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Three takeaways from the GOP debate

It was a wild and woolly debate in Boulder as Jeb Bush sputtered, Marco Rubio soared, and candidates and GOP leaders turned their ire on the event’s host, CNBC.

BOULDER, Colorado – It was a wild and woolly debate in Boulder on Wednesday as former Florida Gov. Jeb Bush sputtered, Sen. Marco Rubio soared, and candidates and GOP leaders turned their ire on the event’s host, CNBC. Here were three of the big takeaways from the night.

Rubio 1, Bush 0

If Bush ends up losing, this may stand out as the night that sealed his fate.

For weeks, Rubio has steadily gained ground in the polls as Bush has steadily slipped, setting up a confrontation between two campaigns that are heavily reliant on the same pool of voters and donors. Bush, whose campaign announced major spending cuts last week after a difficult fundraising quarter, entered the debate with sky-high pressure to blunt Rubio’s momentum. Instead, he handed Rubio the finest moment of the debate -- and arguably any of the debates so far.

After the moderators pressed Rubio on his record of missed votes during the campaign, Rubio responded with a fast-paced barrage of statistics about past senators missing voters while running for the White House.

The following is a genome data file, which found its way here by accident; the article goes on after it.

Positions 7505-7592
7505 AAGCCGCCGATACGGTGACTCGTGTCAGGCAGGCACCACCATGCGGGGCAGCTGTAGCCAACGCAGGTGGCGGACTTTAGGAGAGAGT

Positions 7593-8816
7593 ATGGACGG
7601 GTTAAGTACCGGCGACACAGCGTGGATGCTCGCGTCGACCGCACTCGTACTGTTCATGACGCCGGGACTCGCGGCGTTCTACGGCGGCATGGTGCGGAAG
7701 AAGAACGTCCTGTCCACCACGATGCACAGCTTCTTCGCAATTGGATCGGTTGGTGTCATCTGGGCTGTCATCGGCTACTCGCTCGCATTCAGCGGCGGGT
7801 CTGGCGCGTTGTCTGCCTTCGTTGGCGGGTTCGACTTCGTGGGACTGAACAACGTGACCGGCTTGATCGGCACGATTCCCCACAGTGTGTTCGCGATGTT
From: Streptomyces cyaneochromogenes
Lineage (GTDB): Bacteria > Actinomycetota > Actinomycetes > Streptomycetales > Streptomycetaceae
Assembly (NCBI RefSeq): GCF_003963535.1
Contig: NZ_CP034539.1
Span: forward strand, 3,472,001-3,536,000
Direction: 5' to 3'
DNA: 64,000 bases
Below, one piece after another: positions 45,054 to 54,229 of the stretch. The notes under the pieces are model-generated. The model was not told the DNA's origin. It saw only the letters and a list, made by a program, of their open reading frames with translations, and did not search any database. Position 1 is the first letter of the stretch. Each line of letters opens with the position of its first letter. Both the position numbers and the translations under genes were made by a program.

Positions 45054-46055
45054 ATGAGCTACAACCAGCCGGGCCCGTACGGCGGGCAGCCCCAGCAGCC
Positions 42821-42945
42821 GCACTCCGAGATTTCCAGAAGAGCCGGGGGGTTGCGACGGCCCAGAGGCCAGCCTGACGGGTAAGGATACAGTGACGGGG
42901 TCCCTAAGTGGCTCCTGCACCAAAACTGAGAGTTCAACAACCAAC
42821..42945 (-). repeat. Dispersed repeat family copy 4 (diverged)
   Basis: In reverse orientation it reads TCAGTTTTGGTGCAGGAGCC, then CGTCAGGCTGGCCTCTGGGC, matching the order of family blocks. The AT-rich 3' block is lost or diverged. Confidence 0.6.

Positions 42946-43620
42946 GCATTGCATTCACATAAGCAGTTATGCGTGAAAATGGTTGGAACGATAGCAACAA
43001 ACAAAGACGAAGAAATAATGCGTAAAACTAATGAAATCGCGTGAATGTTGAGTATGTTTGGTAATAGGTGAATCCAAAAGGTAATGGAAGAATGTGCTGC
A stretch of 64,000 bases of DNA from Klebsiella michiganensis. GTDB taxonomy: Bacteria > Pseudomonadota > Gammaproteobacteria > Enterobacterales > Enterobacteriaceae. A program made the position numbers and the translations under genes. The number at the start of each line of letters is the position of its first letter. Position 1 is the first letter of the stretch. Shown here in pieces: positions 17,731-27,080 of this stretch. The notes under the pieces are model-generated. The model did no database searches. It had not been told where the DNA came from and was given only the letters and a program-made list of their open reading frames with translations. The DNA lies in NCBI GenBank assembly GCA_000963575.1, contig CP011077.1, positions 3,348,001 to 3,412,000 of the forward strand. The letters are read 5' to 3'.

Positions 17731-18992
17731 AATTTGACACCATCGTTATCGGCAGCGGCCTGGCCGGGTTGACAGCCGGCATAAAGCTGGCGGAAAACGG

Bush tried to pile on with his own attack: “I'm a constituent of the senator, and I helped him, and I expected that he would do constituent service, which means that he shows up to work,” he said.

But Rubio wasn’t done, landing a meticulously rehearsed answer that painted Bush’s attack as a desperate move from a flagging candidate.

“Do you know how many votes John McCain missed when he was carrying out that furious comeback that you're now modeling after?” Rubio said. Bush struggled to respond and Rubio kept going: “I don't remember you ever complaining about John McCain's vote record. The only reason why you're doing it now is because we're running for the same position, and someone has convinced you that attacking me is going to help you."

Rubio had an advantage in that he could see the attack coming from a mile away. Bush’s campaign had been raising Rubio’s absentee record in the press for days ahead of the debate and it was no surprise he had a comeback prepared.

In the spin room afterward, Rubio’s aides were glowing and spokesman Alex Conant told reporters he’d received calls from Bush donors after the debate. Bush’s aides were peppered with questions about Rubio’s response.

“Marco Rubio is an outstanding performer,” Bush campaign manager Danny Diaz told reporters. “The reality is he doesn’t have a record of accomplishment.”

The candidates love dumping on the press

After Rubio filleting Bush, the most violent confrontation wasn’t between the candidates and each other at all, but between the candidates and the moderators of the event.

From early on, contenders complained that moderators were treating them unfairly by asking pointed questions designed to elicit conflict.

Donald Trump, Sen. Marco Rubio, Ben Carson and Gov. Chris Christie gather to talk during a break in the debate of Republican presidential hopefuls at the University of Colorado in Boulder, Oct. 28, 2015.